Columnists, Student Organization

A Cuban transplant

When I was asked to write about my political history in the United States as a Cuban-American, I could not help but look back and remember May 1980 when I arrived in this country as part of the Mariel Boatlift. Approximately 125,000 Cubans, like my family and me, migrated that year in search of better opportunities and freedom from a totalitarian communist regime. My grandfather was one of many Miami residents who ventured into the sea on boats arriving from the United States to El Mariel, a port in Havana, in search of their relatives in Cuba. Thankfully, Democratic President Jimmy Carter generously opened South Florida’s shores to welcome the waves of Cuban exiles.

Fidel Castro, in order to discredit the legitimate Cuban families leaving the island, emptied jails and forced criminals into the boats. He also let go of patients with mental health conditions as a retaliatory measure. With this cunning move he declared that all Cubans fleeing the country at that time were escorias, in other words, lower class undesirables with criminal records. The unexpected and fast influx negatively impacted the American public view of Cubans. Although we had to endure some cultural impacts during the early years of our arrival, we have demonstrated that we were worth the chance. Cubans from the 1980 exodus in their overwhelming majority have been a positive addition to this society.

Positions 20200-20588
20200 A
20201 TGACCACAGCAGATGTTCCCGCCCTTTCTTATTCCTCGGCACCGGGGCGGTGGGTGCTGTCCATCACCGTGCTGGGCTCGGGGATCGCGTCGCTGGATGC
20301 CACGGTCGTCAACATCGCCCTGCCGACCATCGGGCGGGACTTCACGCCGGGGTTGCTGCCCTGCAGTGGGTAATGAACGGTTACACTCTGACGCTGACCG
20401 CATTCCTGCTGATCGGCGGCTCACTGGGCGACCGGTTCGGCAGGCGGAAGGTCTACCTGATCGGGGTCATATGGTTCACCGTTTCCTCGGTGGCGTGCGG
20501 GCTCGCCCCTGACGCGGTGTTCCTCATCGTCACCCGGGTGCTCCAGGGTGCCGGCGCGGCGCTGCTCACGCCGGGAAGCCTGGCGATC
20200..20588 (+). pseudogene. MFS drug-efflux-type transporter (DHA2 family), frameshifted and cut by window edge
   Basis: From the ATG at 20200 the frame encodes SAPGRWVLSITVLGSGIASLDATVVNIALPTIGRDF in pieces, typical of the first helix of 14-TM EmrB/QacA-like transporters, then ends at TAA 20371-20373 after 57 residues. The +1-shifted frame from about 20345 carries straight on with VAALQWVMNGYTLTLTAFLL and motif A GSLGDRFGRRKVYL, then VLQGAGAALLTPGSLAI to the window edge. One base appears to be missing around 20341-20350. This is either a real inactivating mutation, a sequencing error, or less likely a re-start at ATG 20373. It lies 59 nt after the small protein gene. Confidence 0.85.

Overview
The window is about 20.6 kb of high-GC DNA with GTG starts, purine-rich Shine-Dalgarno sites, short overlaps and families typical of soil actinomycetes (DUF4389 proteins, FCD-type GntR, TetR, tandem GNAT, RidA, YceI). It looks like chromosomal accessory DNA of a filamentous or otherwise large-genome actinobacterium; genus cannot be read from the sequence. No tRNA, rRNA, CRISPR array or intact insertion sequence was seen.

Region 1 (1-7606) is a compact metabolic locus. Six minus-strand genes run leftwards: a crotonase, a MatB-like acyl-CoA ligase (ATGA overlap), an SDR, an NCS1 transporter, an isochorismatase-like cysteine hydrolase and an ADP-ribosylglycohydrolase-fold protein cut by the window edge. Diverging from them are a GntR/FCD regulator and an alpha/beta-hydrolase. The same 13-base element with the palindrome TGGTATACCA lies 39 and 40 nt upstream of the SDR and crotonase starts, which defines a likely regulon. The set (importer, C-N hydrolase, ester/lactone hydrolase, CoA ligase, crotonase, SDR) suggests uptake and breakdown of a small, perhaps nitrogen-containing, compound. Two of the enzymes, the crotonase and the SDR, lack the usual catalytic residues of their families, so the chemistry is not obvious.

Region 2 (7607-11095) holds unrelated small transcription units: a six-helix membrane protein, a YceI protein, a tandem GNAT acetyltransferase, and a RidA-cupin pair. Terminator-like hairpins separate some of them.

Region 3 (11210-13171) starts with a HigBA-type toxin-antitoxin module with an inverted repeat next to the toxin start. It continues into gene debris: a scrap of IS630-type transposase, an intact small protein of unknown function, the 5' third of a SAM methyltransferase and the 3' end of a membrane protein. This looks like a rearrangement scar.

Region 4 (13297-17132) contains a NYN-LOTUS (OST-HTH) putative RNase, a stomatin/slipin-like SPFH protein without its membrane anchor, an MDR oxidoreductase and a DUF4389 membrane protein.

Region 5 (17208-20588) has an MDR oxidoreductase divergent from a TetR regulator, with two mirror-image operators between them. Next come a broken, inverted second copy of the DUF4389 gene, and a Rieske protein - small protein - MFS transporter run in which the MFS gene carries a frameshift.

As I look back to those days, I cannot help but identify myself with the thousands of new immigrants trying to escape their countries, searching for a better life, the same way we did. Unfortunately, immigrants today are not as lucky as we were in 1980. Jimmy Carter cared for us and respected us. He understood the importance of immigrants in American history. One way or another, we are all immigrants who arrived to this country searching for the American dream. Sadly, today’s president is not as welcoming and has initiated a “witch hunt” against all immigrants. The sad and unjust stories of deportation of asylum seekers and separation of parents from their children continue to pile up, while an unprecedented fear keeps growing among our communities.